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Oman Fishing
Sources: The Library of Congress Country Studies; CIA World Factbook
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    Historically, fishing was second only to farming as an economic activity in pre-oil Oman. Both the Gulf of Oman and the Arabian Sea offer a variety of catch, including sardines, bluefish, mackerel, shark, tuna, abalone, lobsters, and oysters. Fishermen harvest their catch in the waters near the coast, using the traditional, small seagoing canoe, to which an outboard motor has been added.

    The fishing sector (along with agriculture) is considered one of the most promising areas for commercial attention and accounts for the highest non-oil export revenue. However, sales in 1990 totaled RO17.3 million, dwarfed by oil export earnings of RO1.9 billion. The GCC provided the largest fish export market. The fishing sector also provided employment opportunities to 19,296 fishermen registered in 1990, of whom 18,546 were employed in traditional fisheries and 750 in industrial fisheries. Like agriculture, fishing has been affected by the diminishing number of people employed in the sector. As increasing numbers of fishermen turn to more remunerative employment, there has been a gradual decrease in the amount of fish caught.

    The government has stressed modernizing and expanding the fishing industry and developing its export potential. The Joint United States-Oman Commission funded the Oman Fisheries Development and Management Project to strengthen the technical, administrative, and management skills of the Directorate General of Fisheries Resources (DGFR). In strengthening the DGFR, the government hopes to increase private-sector confidence in the fishing industry and, in the long term, to create private-sector- led development of the industry.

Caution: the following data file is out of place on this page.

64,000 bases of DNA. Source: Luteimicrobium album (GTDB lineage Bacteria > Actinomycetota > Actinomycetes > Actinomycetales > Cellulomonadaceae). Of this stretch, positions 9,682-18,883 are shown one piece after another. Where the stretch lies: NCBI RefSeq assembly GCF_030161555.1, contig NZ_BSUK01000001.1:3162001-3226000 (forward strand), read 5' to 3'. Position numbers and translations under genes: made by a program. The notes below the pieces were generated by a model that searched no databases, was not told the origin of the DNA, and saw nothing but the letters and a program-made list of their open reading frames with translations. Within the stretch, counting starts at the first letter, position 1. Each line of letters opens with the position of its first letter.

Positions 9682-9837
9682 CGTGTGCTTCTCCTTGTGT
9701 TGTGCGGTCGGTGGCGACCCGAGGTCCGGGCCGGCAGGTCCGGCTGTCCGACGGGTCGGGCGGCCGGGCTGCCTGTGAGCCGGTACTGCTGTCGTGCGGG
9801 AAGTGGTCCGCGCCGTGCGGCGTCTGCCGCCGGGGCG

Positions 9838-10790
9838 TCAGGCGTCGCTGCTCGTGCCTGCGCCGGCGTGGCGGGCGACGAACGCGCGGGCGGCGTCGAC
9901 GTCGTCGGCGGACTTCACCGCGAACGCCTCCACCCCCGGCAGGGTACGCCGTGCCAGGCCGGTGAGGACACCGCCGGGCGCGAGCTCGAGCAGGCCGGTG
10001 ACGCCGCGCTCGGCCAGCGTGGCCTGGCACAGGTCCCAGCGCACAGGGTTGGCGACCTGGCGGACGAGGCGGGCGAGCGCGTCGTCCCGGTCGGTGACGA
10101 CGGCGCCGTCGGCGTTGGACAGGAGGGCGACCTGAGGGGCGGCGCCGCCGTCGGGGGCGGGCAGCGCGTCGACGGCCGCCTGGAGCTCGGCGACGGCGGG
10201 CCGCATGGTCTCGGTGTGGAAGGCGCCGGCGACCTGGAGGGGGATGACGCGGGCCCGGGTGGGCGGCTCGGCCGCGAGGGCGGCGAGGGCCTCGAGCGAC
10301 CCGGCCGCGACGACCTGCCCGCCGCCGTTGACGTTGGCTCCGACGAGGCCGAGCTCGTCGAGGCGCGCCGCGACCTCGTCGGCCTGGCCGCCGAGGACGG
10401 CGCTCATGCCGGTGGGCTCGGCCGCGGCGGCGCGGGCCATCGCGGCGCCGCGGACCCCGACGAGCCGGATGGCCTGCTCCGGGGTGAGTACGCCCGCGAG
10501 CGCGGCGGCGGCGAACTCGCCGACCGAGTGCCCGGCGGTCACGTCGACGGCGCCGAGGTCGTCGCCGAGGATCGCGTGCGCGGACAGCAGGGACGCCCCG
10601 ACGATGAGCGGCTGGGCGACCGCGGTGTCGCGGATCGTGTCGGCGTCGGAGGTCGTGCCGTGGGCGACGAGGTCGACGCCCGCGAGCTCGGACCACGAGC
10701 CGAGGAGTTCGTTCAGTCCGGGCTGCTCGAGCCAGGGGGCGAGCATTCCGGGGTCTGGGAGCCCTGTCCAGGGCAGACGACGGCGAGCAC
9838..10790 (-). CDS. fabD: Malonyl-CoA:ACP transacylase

The government is following a dual strategy--internally, to improve the capacity of the DGFR to manage Oman's fishing resources and, externally, to provide incentives for fishermen to remain in their occupations. The government provides subsidies to purchase fiberglass boats and outboard engines; to construct workshops, cold storage facilities, and jetties along the coastline; and to establish companies to market fish both domestically and internationally.

    Data as of January 1993

    NOTE: The information regarding Oman on this page is re-published from The Library of Congress Country Studies and the CIA World Factbook. No claims are made regarding the accuracy of Oman Fishing information contained here. All suggestions for corrections of any errors about Oman Fishing should be addressed to the Library of Congress and the CIA.

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Revised 27-Mar-05
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